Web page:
It’s clear, at least to me, that there has been a decline in the respect shown to others throughout all societies in recent years. We used to think respect was a given, most likely based on someone being in a position of authority (i.e., political leader, religious leader, teacher). However, over the years respect has been viewed through the lens of earning it through one’s actions. In other words, there may be corrupt politicians who shouldn’t be respected. I like the Japanese approach: While respect is earned in Japanese culture, honor is owed. Respect is based on how someone performs while honor is based on someone’s position.
Immanuel Kant’s categorical imperative of universalizability provides that you should “act only in accordance with that maxim through which you can at the same time will that it become a universal law”. This simply means that if you do an action, then everyone else should also be able and willing to do it. In Kantian ethics, the dignity of all people is recognized and triggers these and other behaviors. It is hard to imagine how universality can exist without being an empathetic and compassionate person, and to respect others as human beings.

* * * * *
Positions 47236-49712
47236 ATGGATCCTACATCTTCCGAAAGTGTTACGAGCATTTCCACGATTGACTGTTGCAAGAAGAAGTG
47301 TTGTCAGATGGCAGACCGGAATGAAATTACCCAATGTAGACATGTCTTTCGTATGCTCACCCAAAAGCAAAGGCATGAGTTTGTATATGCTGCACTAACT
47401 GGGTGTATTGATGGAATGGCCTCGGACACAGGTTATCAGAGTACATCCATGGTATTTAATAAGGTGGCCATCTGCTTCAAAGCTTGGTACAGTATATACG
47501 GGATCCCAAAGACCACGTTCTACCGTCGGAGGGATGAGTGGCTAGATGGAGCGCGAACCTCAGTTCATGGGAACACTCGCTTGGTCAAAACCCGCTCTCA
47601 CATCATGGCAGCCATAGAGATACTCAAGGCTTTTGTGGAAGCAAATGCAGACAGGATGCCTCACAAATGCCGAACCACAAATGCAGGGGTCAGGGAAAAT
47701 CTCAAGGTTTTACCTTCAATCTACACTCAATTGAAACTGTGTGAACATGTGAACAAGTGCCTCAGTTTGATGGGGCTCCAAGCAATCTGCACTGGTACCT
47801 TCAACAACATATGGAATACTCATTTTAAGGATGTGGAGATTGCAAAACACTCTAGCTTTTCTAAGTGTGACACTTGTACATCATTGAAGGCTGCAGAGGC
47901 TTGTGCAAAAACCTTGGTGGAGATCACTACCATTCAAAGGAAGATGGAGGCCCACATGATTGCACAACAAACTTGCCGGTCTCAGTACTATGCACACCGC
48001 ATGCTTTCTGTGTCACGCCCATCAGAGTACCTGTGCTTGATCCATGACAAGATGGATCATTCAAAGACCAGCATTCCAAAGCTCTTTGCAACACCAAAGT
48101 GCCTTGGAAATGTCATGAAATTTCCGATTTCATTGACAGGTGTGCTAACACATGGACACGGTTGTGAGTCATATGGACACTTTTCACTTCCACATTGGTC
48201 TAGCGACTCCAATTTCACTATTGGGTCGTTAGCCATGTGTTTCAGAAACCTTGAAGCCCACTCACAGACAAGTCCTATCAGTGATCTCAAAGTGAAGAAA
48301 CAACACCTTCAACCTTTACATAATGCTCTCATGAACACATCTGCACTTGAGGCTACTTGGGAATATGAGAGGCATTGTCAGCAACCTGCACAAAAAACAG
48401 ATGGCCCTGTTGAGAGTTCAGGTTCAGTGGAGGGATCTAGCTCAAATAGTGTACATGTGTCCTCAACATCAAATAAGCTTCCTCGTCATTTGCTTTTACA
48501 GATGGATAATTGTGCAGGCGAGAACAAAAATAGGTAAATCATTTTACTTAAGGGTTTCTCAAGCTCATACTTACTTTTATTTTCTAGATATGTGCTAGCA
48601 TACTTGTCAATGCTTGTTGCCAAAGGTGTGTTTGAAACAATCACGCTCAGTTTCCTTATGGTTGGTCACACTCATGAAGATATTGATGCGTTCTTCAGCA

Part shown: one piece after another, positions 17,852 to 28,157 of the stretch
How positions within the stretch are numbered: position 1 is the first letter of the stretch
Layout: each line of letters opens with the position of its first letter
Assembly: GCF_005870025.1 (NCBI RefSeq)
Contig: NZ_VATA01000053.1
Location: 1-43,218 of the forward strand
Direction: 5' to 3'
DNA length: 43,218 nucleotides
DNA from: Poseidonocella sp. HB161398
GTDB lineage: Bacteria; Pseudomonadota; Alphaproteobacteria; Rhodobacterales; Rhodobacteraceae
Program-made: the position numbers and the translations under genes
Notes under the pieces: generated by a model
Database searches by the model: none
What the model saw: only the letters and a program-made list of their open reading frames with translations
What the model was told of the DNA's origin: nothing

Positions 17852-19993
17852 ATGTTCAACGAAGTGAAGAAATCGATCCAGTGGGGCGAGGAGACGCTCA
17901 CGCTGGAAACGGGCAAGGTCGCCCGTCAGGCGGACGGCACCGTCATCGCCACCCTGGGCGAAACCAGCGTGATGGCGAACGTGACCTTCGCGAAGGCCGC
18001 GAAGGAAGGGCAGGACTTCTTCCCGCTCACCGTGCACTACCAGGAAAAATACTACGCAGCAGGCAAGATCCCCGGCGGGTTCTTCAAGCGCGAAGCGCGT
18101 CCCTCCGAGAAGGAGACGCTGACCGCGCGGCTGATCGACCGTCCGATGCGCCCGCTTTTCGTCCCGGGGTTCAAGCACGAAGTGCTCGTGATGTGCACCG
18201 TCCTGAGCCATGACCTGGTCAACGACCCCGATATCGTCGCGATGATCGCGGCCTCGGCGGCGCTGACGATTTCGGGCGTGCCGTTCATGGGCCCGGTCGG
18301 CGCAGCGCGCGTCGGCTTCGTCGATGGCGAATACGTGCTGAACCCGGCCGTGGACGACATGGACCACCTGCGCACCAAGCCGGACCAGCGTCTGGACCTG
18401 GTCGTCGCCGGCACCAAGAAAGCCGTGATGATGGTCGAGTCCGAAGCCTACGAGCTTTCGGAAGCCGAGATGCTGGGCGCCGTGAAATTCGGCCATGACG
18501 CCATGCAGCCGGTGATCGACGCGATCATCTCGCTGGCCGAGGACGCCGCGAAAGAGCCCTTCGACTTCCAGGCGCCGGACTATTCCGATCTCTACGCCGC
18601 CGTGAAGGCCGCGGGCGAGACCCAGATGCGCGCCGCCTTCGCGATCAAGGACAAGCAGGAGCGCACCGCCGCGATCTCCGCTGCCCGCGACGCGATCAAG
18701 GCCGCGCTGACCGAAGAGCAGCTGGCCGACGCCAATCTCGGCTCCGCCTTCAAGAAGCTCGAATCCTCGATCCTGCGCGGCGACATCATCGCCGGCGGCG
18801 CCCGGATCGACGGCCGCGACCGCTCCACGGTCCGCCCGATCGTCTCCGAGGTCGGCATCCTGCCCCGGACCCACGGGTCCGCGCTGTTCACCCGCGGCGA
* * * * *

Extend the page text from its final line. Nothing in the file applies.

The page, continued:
Being respectful of others means to be open to empathetic and compassionate behavior. It means to be a caring person. How does one become empathetic, compassionate, respectful and a caring person? First, you need to understand where someone is coming from. It’s been suggested that to do so a person should “walk a mile in someone else’s shoes”, meaning before judging someone, you must understand that person’s experiences, challenges, thought processes, etc. What are their concerns and how can you most effectively address them. This is where understanding on a cognitive level is so important.
In one sense, understanding is the culmination of all elements of CURE. Stephen Covey’s 7 Habits of Highly Effective People recognizes the importance of understanding others. His fifth habit is: “Seek First to Understand, Then to Be Understood”.